Making fear your ally

Image by Wokandapix from Pixabay

If you’ve been following along with this series, you’ve identified the things you want more of in your life by starting with celebration, then you’ve taken a good, hard look at the ways fear shows up as an obstacle to your commitment to having more of those things you love.

I bet you’re feeling like fear is the enemy right about now! It’s what is keeping you from having more of all the things you want in life, so we just need to get rid of fear altogether, right?

Well … not exactly.

You see, fear is actually a helpful warning system that’s designed to give us information that will keep us safe.

If you’ve ever spent time with a small child who has not yet learned what to fear, you’ll know the danger of having no fear at all. Small children don’t hesitate to run out in traffic without looking, try to jump off high places to see if they can fly, or play with rattlesnakes like toys.

Fear is what makes us think twice before we try any of those things because fear tells us about the very real dangers that activities like that bring. Truly living with no fear would be a short life for most of us!

The problem is that fear can be a little too good at its job. It identifies any unknown (and all change, even good change, involves the unknown) as potentially dangerous precisely because of the fact that it is uncertain.

Because fear has detected this potential danger, it goes into high gear to warn us about the danger it has identified in order to keep us safe. It often starts with a small warning of potential danger, but when we ignore it and keep moving in what it sees as a “dangerous” direction, the warnings escalate to get our attention.

If your fear is anything like mine, these warnings come in the form of stories that fear tells me about the potential dire consequences of my actions. A potential change at work goes from the quiet whisper that the new situation might not be as much fun to warnings that I will fail in the new responsibilities to stories about me getting fired, losing my home, living under a bridge in a cardboard box with nothing to eat, and freezing to death all alone in the middle of the night.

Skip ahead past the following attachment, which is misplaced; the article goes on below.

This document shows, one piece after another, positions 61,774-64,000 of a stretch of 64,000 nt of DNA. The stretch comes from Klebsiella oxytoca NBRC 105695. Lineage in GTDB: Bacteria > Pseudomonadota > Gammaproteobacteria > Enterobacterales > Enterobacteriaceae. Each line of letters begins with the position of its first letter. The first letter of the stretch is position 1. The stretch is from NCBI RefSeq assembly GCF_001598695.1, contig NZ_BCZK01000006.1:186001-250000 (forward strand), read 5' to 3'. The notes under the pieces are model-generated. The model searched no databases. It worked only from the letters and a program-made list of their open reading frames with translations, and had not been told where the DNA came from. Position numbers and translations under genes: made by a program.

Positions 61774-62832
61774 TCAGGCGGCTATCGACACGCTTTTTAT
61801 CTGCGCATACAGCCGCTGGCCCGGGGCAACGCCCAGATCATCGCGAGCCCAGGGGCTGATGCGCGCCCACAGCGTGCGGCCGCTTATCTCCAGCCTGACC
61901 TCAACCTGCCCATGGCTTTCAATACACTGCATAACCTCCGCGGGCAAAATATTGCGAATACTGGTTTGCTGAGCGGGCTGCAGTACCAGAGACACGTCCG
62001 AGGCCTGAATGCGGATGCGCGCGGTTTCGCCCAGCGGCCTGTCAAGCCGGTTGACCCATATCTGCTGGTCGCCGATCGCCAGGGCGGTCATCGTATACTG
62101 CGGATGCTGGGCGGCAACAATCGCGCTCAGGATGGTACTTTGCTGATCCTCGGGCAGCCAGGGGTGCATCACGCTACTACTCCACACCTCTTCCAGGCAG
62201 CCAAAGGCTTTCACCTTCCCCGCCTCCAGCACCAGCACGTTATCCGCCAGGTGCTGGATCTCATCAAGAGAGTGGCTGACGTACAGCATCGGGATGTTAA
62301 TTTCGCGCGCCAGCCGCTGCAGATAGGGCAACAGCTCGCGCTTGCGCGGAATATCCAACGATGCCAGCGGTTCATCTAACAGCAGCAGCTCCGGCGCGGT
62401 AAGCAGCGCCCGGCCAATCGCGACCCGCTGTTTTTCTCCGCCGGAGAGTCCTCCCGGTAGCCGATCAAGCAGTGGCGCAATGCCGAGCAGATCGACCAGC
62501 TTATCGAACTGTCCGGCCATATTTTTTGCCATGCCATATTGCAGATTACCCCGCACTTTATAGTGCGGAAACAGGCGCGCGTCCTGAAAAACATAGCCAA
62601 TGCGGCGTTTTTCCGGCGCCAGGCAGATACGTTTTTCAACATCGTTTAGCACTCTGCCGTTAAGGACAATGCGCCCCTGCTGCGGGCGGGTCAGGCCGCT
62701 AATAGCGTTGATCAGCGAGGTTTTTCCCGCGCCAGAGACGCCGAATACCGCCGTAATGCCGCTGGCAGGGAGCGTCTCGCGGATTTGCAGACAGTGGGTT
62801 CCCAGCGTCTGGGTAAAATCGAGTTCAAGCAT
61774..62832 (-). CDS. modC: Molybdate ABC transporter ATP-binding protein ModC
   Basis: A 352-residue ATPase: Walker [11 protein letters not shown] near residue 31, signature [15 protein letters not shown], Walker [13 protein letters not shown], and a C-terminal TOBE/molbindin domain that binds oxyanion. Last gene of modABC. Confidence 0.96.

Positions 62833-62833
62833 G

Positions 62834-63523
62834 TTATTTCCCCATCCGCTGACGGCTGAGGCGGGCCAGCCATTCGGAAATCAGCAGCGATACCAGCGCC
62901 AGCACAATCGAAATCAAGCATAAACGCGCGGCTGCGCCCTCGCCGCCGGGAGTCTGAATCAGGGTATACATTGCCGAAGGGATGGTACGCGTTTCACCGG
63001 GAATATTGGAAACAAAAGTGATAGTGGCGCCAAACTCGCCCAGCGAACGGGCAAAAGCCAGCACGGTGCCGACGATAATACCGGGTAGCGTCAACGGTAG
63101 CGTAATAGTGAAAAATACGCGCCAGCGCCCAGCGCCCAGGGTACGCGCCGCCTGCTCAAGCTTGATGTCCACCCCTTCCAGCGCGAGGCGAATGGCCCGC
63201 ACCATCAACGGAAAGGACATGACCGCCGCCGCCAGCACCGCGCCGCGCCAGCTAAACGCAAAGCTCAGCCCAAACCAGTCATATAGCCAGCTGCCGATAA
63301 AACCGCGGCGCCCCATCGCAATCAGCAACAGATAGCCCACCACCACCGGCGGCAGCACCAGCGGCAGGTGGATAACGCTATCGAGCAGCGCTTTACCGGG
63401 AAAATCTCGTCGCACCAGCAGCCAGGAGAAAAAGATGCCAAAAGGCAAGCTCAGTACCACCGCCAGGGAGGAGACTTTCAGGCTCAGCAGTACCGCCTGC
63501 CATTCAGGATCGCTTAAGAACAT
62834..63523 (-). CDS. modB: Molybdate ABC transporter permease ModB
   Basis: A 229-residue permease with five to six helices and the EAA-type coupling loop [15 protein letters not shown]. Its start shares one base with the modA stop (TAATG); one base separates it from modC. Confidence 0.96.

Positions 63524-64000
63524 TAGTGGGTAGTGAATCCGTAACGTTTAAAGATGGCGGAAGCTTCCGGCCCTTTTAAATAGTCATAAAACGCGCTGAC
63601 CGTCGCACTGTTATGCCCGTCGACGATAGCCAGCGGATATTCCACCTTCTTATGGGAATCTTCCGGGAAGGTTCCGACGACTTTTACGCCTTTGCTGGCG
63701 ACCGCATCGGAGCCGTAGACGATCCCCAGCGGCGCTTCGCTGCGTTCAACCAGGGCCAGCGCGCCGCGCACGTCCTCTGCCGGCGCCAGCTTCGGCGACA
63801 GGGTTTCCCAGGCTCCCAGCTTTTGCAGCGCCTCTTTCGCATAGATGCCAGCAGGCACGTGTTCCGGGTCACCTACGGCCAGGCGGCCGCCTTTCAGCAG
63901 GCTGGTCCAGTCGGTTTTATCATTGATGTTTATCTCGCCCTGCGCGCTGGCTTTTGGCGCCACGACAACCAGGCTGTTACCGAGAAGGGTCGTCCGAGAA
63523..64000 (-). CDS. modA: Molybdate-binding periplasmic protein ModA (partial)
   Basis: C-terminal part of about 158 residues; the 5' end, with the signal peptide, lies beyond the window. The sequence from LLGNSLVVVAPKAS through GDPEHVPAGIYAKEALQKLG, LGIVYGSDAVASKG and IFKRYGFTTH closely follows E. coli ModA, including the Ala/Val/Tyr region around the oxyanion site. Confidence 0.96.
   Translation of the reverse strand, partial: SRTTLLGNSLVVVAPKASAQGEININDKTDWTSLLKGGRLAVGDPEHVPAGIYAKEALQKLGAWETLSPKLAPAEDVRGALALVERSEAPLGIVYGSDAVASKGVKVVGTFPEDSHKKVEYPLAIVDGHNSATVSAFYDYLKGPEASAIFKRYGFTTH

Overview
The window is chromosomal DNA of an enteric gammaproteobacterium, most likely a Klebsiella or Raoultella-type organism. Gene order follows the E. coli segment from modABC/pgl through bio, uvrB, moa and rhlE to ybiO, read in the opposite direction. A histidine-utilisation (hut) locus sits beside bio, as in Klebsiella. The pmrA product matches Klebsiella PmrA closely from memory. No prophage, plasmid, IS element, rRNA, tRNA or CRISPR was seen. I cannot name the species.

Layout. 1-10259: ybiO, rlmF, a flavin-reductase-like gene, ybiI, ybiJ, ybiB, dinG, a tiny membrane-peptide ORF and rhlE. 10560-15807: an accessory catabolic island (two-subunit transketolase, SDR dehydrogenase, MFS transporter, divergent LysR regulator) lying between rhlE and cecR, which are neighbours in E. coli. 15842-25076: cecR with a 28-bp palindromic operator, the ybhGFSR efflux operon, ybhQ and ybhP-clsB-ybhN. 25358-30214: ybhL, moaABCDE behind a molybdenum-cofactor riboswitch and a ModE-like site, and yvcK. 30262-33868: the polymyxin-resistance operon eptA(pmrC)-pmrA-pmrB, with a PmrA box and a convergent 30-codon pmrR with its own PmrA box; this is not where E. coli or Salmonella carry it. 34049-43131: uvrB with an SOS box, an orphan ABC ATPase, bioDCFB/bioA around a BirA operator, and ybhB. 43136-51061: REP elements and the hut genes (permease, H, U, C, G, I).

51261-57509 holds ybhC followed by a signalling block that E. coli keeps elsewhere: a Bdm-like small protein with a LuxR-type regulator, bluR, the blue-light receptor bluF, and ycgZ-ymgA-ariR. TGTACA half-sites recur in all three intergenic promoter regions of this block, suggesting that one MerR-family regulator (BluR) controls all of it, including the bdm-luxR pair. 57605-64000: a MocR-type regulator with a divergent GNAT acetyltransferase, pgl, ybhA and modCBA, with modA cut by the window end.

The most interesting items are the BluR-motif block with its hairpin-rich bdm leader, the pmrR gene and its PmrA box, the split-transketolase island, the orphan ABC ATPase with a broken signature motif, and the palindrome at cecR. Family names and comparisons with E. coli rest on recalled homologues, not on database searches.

The stories fear tells always escalate to the panicked level of OMG-I-AM-GOING-TO-DIE when I don’t listen to them any earlier. Always. (Even when I’m not fully conscious of it.) That’s fear’s ultimate warning level every time.

It’s this process of escalation that turns fear from a healthy warning system to a lying, manipulative enemy that keeps us stuck where we don’t want to be. And that escalation comes from ignoring fear’s warning from the outset.

A better approach is to treat fear like the ally it is and listen to its warnings when they are still in a reasonable range as one source of information for our decision. But note that listening doesn’t mean we let fear make our decisions for us either!

The challenge is finding the balance. Most of us either try to ignore fear altogether (at which point it often begins to subconsciously manipulate you anyway) or we allow it to be in the driver’s seat making all of our decisions.

The more helpful way is in the middle. Consciously acknowledge what fear is trying to warn you of (hopefully long before it gets into full-blown panic mode), evaluate its message as one of many inputs into your decision, make your decision based all of the information available, and move forward.

This may mean revising your plan to take potential risks into account. It may mean letting your fear know that you are aware of the risk and have planned ways to deal with it. It may mean choosing another route to get to what you want that has less risk involved.

Any of these lets your fear known its been heard, that its message (and the intent behind it) is valued, and that you have carefully considered it as you’ve made your choice. This both derails the escalation and allows you to deal proactively with any legitimate concerns it raises.

If you have generally defaulted to either trying to ignore your fear or allowing it to drive, try making it an ally instead—a valued passenger in the car, but not the driver. You just might find your biggest challenger becoming a helpful source of information instead.

What is your usual relationship to fear?

What is one place where you could try to make it your ally instead? What would that look like for you?


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